Meeting Presentation: This paper was presented at TCT 2019; September 26, 2019; San Francisco, California.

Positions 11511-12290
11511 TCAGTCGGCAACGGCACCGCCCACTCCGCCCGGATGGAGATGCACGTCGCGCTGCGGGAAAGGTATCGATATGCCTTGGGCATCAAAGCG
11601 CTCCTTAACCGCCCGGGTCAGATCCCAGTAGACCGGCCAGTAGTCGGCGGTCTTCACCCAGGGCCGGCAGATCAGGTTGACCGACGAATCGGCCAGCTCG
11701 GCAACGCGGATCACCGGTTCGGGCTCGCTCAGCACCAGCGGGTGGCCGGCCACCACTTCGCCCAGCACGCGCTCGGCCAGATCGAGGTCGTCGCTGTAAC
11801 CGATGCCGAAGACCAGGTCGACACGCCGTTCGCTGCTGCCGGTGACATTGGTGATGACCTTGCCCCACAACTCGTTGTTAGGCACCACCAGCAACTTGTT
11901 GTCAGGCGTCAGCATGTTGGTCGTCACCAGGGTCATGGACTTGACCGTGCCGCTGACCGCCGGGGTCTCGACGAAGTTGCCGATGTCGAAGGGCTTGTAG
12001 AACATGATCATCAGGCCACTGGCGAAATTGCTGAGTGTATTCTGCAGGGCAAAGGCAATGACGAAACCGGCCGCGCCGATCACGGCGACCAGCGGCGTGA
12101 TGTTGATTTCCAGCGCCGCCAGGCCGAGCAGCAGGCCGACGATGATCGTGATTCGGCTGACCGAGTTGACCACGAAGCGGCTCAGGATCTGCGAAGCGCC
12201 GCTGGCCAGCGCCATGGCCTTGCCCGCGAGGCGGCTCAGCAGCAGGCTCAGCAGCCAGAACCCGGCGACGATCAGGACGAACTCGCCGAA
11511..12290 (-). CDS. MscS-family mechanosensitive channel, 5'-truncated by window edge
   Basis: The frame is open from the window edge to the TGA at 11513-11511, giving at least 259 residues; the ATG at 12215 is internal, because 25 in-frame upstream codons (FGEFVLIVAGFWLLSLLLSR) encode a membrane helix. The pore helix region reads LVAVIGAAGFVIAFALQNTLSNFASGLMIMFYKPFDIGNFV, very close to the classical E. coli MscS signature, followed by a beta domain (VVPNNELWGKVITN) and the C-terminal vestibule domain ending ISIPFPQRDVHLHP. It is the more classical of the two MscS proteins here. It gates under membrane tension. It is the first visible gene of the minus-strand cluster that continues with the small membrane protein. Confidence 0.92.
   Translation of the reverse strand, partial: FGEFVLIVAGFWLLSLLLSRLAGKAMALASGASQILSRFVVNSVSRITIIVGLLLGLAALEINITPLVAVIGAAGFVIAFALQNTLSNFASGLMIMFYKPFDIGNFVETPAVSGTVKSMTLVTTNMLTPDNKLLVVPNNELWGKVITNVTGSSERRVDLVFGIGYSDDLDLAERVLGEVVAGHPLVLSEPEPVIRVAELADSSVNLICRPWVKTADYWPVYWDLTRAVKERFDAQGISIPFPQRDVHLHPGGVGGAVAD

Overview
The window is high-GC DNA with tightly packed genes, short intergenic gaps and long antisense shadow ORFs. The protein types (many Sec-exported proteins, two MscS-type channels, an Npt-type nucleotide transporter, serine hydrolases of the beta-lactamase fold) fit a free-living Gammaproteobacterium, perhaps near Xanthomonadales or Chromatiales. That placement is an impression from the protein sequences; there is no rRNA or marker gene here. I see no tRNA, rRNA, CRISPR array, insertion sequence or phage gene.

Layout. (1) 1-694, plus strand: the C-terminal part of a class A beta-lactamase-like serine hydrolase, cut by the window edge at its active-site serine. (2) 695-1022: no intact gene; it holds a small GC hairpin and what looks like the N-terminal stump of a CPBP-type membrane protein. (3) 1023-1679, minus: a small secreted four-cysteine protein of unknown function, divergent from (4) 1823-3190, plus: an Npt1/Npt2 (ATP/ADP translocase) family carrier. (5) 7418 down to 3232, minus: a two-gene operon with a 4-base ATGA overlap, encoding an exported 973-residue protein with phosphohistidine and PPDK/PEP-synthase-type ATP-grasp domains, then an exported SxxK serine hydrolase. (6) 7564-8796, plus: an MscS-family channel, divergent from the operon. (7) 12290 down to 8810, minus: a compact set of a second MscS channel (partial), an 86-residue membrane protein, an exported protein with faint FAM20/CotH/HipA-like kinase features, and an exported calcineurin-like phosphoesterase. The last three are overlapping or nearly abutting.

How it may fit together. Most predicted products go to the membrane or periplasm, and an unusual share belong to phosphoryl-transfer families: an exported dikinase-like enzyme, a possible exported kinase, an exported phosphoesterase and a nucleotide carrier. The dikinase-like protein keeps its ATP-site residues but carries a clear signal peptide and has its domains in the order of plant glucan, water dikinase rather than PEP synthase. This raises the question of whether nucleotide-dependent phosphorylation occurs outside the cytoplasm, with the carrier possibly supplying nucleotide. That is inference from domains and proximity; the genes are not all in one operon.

Group Information: The GLOBAL LEADERS Trial Investigators are Olivier F. Bertrand, MD, PhD, Quebec Heart-Lung Institute, Quebec, Canada; Sylvain Plante, MD, Southlake Regional Health Centre, Newmarket, Ontario, Canada; Robert-Jan van Geuns, MD, PhD, ErasmusMC, Rotterdam, Netherlands; Sjoerd H. Hofma, MD, PhD, Medisch Centrum Leeuwarden, Leeuwarden, Netherlands; Kees-Jan Royaards, MD, PhD, Maasstadziekenhuis, Rotterdam, Netherlands; Ton Slagboom, MD, OLVG, Amsterdam, Netherlands; Harry Suryapranata, MD, PhD, UMC St Radboud, Nijmegen, Netherland; Victor A.W.M. Umans, MD, PhD, Medisch Centrum Alkmaar, Alkmaar, Netherlands; Benno Rensing, MD, PhD, Sint Antonius Ziekenhuis, Nieuwegein, Netherlands; Pim van der Harst, MD, PhD, University Medical Centre Groningen (UMCG), Groningen, Netherlands; Michael Magro, MD, PhD, TweeSteden Ziekenhuis, Tilburg, Netherlands; Emanuel Barbato, MD, PhD, Onze Lieve Vrouw Ziekenhuis, Aalst, Belgium; Adel Aminian, MD, CHU de Charleroi, Charleroi, Belgium; Edouard Benit, MD, Virga Jesse Hartcentrum Hasselt, Hasselt, Belgium; Luc Janssens, MD, Imelda Ziekenhuis, Bonheiden, Belgium; Mathias Vrolix, MD, Ziekenhuis Oost-Limburg, Genk, Belgium; Ian Buysschaert, MD, PhD, Algemeen Stedelijk Ziekehuis, Aalst, Belgium; Philippe Gabriel Steg, MD, PhD, Hôpital Bichat, Paris, France; Didier Carrie, MD, PhD, Rangueil Hospital, Toulouse, France; Pascal Barraud, MD, PhD, Clinique des Dômes, Clermont-Ferrand, France; Emmanuel Teiger, MD, PhD, University Hospital Mondor (CHU Mondor), Creteil, France; René Koning, MD, Clinique-saint Hilaire, Rouen, France; Beygui Farzin, MD, PhD, CHU de Caen, Caen, France; Jean-francois Morelle, MD, PhD, Clinique St. Martin, Caen, France; Karl Isaaz, MD, PhD, Saint Etienne University Hospital, Etienne, France; Luc Maillard, MD, PhD, Clinique Axium, Aix en Provence, France; Mohamed Abdellaoui, MD, PhD, Groupe Hospitalier Mutualiste de Grenoble, Grenoble Cedex, France; Philippe Brunel, MD, PhD, Clinique de Fontaine, Dijon, France; Michael Angioi, MD, PhD, Clinique Louis Pasteur, Essey-les Nancy, France; Pierre Lantelme, MD, PhD, Hôpital de la Croix-Rousse, Lyon, France; Manel Sabate, MD, PhD, Clinic Hospital Barcelona, Barcelona, Spain; Agustin Albarran Gonzalez-Trevilla, MD, PhD, Hospital 12 Octobre, Madrid, Spain; Angel Cequier, MD, PhD, Bellvitge Hospital, Barcelona, Spain; Andres Iñiguez, MD, PhD, Hospital Meixoeiro Vigo, Vigo, Spain; Antonio Serra Peñaranda, MD, PhD, Hospital Sant Pau, Barcelona, Spain; Carlos Macaya Miguel, MD, PhD, Clinico Universitario San Carlos, Madrid, Spain; Jose Francisco Diaz, MD, PhD, Hospital Juan Ramón Jimenez, Huelva, Spain; Rosa Ana Hernández Antolin, MD, PhD, Hospital Ramón y Cajal, Madrid, Spain; Javier Goicolea, MD, PhD, Hospital Universitario Puerta de Hierro, Madrid, Spain; Vasco Gama Ribeiro, MD, PhD, Centro Hospitalar de Vila Nova de Gaia/Espinho, Gaia, Portugal; Pedro Canas da Silva, MD, PhD, Centro Hospitalar de Lisboa Norte-Hospital de Santa Maria, Lisbon, Portugal; Rui Cruz Ferreira, MD, Centro Hospitalar de Lisboa Central Hospital Santa Marta, Lisbon, Portugal; Manuel Almeida, MD, PhD, Centro Hospitalar de Lisboa Ocidental -Hospital Santa Cruz, Carnaxide, Portugal; Imre Ungi, MD, PhD, Szent-Györgyi Albert Klinikai Központ, Szeged, Hungary; Bela Merkely, MD, PhD, Semmelweis University, Budapest, Hungary; Geza Fontos, MD, Gottsegen György Országos Kardiológiai Intézet (National Health institue), Budapest, Hungary; Iván Horváth, MD, University of Pécs (Pécsi Tudományegyetem), Pécs, Hungary; Zsolt Kőszegi MD, PhD, Szabolcs-Szatmár-Bereg Megyei Kórházak és Egyetmi, Oktatókórház, Jósa András Oktató Kórház County Hospitals and University Teaching Hospital, Nyíregyháza, Hungary; Zoltán Jambrik, MD, PhD, Békés Megyei Pándy Kálmán Kórház County Hospital, Gyula, Hungary; István Édes, MD, PhD, University of Debrecen/Debreceni Egyetem Klinikai Központ, Debrecen, Hungary; Faluközy József, MD, Állami Szívkórház State Hospital for Cardiology, Balatonfüred, Hungary; Antonio Colombo, MD, San Raffaele, Milano, Italy; Leonardo Bolognese, MD, Ospedale S. Donato, Arezzo Italy; Maurizio Ferrario, MD, Policlinico San Matteo, Pavia, Italy; Carlo Tumscitz, MD, University Hospital of Ferrara, Ferrara, Italy; Marcello Dominici, MD, Azienda Ospedaliera S. Maria, Terni, Italy; Salvatore Curello, MD, Ospedali Civili di Brescia, Brescia, Italy; Marco Roffi, MD, PhD, University Hospital-Hôpitaux Universitaires de Genève–Service de Cardiologie Interventionnelle, Geneva, Switzerland; Eric Eeckhout MD, CHUV, Centre Hospitalier Universitaire Vaudois, Lausanne, Switzerland; Tiziano Moccetti, MD, PhD, CardioCentro Ticino, Lugano, Switzerland; Stephan Windecker, MD, Bern University Hospital (Inselspital, Universitätsspital Bern), Bern, Switzerland; Aris Moschovitis, MD, Tiefenauspital, Bern, Switzerland; Gregor Leibundgut, MD, Kantonsspital Baselland, Standort Liestal, Liestal, Switzerland; Kurt Huber, MD, PhD, Wilhelminenspital, Vienna, Austria; Bernhard Frey, MD, PhD (Former PI: Georg Delle Karth, MD, PhD), University Hospital AKH, Vienna, Austria; Guy Friedrich MD, PhD, Medical University Innsbruck, Innsbruck, Austria; Clemens Steinwender, MD, PhD, General Hospital Linz (AKH-Linz), Linz, Austria; Robert Zweiker, MD, PhD, Medical University Hospital Graz, Graz, Austria; Rod H Stables, MD, PhD, Liverpool Heart and Chest Hospital, Liverpool, England; Richard Anderson, MD, PhD, University Hospital of Wales, Cardiff, Wales; Saqib Chowdhary, MD, PhD, University Hospital South Manchester (Wythenshawe), Manchester, England; Scot Garg, MD, PhD, Royal Blackburn Hospital, Blackburn, England; David Hildick-Smith, MD, PhD, Royal Sussex County Hospital, Brighton, England; Farzin Fath-Ordoubadi, MD, FRCP, Central Manchester University Hospitals NHS Foundation Trust, Manchester Royal Infirmary, Manchester, England; Keith G. Oldroyd, MD, PhD, Golden Jubilee National Hospital, Glasgow, Scotland; Gavin Galasko, MD, MRCP, Lancashire Heart Centre, Victoria Hospital, Blackpool, England; Neville Kukreja, MD, Hertfordshire Cardiac Centre, Lister Hospital, Stevenage, England; Azfar Zaman, MD, Freeman Hospital, Newcastle, England; Eduardas Subkovas, MD, PhD, Glan Clwyd Hospital, Rhyl, Wales; Nick Curzen, MD, PhD, University Hospital Southampton, Southampton, England; Stephen Hoole, MD, Papworth Hospital, Cambridge, England; Suneel Talwar, MD, MRCP, Royal Bournemouth Hospital Bournemouth, England; Simon Walsh, MD, Belfast Trust, Belfast, Northern Ireland; David Adlam, MD, PhD, University of Leicester and University Hospitals Leicester, Leicester, England; James Cotton, MD, PhD, New Cross Hospital, Wolverhampton, England; Simon Walsh, MD, Royal Victoria Belfast, Northern Ireland; Lene Holmvang, MD, PhD, Copenhagen University Hospital – Rigshospitalet, Copenhagen, Denmark; Michael Munndt Ottesen, MD, PhD, Roskilde University Hospital, Roskilde, Denmark; Paweł Buszman MD, PhD, Polsko-Amerykańskie Kliniki Serca (PAKS) Dąbrowa, Dąbrowa Górnicza, Poland; Aleksander Żurakowski, MD, Polsko-Amerykańskie Kliniki Serca (PAKS) Chrzanów, Chrzanów, Poland; Grzegorz Galuszka, MD, PhD, Polsko-Amerykańskie Kliniki Serca (PAKS) Ustroń, Ustroń, Poland; Janusz Prokopczuk, MD, PhD, Polsko-Amerykańskie Kliniki Serca (PAKS) Koźle, Kędzierzyn-Koźle, Poland; Krzysztof Żmudka, MD, PhD, Krakowski Szpital Specjalistyczny im. Jana Pawła II, Kraków, Poland; Paweł Jasionowicz, MD, PhD, Polsko-Amerykańskie Kliniki Serca (PAKS) Nysa, Poland; Adam Młodziankowski, MD, Polsko-Amerykańskie Kliniki Serca (PAKS) Mielec, Szpital Powiatowy, Mielec, Poland; Christian Hamm, MD, PhD, University of Giessen, Giessen, Germany; Christoph Liebetrau, MD, PhD, Kerckhoff Heart Center, Bad Nauheim, Germany; Christoph Kurt Naber MD, PhD, Elisabeth Krankenhaus Essen, Essen, Germany; Franz-Josef Neumann, MD, PhD,Universitäts-Herzzentrum Freiburg Bad Krozingen, Bad Krozingen, Germany; Volker Schächinger, MD, Klinikum Fulda gAG, Fulda, Germany; Tim Seidler, MD, University Medical Center Göttingen, Göttingen, Germany; Karim Ibrahim, MD, PhD, University Hospital, Med. Fakultät Carl Gustav Carus, Dresden, Germany; Bernhard Zrenner, MD, PhD, Klinikum Landshut-Achdorf Landshut Achdorf, Germany; Tommaso Gori, MD, PhD, Universitätsmedizin der Joh. Gutenberg-Universität Mainz, Mainz, Germany; Nikos Werner, MD, PhD, Uniklinikum Bonn, Bonn, Germany; Ibrahim Akin, MD, PhD, Med. Fakult. Mannheim der Univ. Heidelberg, Mannheim, Germany; Tobias Geisler, MD, PhD, Uniklinikum Tübingen, Tübingen, Germany; Jürgen vom Dahl, MD, PhD, Kliniken Maria Hilf, Mönchengladbach, Germany; Michael Haude, MD, PhD, Städtische Kliniken Neuss, Lukaskrankenhaus GmbH, Neuss, Germany; Ingo Eitel, MD, PhD, Universitatsklinikum Schleswig-Holstein / Campus Lübeck, Lübeck, Germany; Florian Krackhardt, MD, Charite, Campus Virchow, Berlin, Germany; Werner Jung, MD, PhD, Schwarzwald-Baar Klinikum, Villingen-Schwenningen, Germany; Pedro Alves Lemos Neto, MD, PhD, INCOR–HCFMUSP, Sao Paulo, Brazil; Amanda Sousa, MD, PhD, Instituto Dante Pazzanese de Cardiologia, Sao Paulo, Brazil; Edgard Freitas Quintella, MD, Instituto Estadual Cardiologia Aloisio De Castro, Rio de Janeiro, Brazil; Sergio Leandro, MD, PhD, Instituto Nacional De Cardiologia, Rio de Janeiro, Brazil; Roberto Botelho, MD, PhD, Instituto Do Coracao Do Triangulo Mineiro, Uberlândia, Brazil; Christopher Raffel, MD, PhD, Prince Charles Hospital (state: Queensland); Brisbane, Australia; Peter Barlis, MD, PhD, The Northern hospital (state: Victoria), Melbourne, Australia; Peter Barlis, MD, PhD, St. Vincent’s Hospital (state: Victoria), Fitzroy, Melbourne, Australia; Koh Tian Hai, MD, PhD, National Heart Center Singapore, Singapore, Singapore; Paul Ong, MD, Tan Tock Seng Hospital, Singapore, Singapore; Ivo Petrov, MD, City Clinic, Sofia, Bulgaria; Mariana Konteva, MD, Heart Center "Pontica", Burgas, Bulgaria; Vasil Velchev, MD, St. Anna Sofia, Sofia, Bulgaria; Valeri Gelev, MD, Tokuda Hospital, Sofia, Bulgaria; Gincho Tonev, MD, UMBAL St. George, Plovdiv, Bulgaria; Veselin Valkov, MD, PhD, "St. Marina" University Hospital, Varna, Bulgaria; Dobrin Vassilev, MD, PhD, Alexandrovska Hospital, Sofia, Bulgaria; Diana Trendafilova-Lazarova, MD, "St. Ekaterina" University Hospital, Sofia, Bulgaria.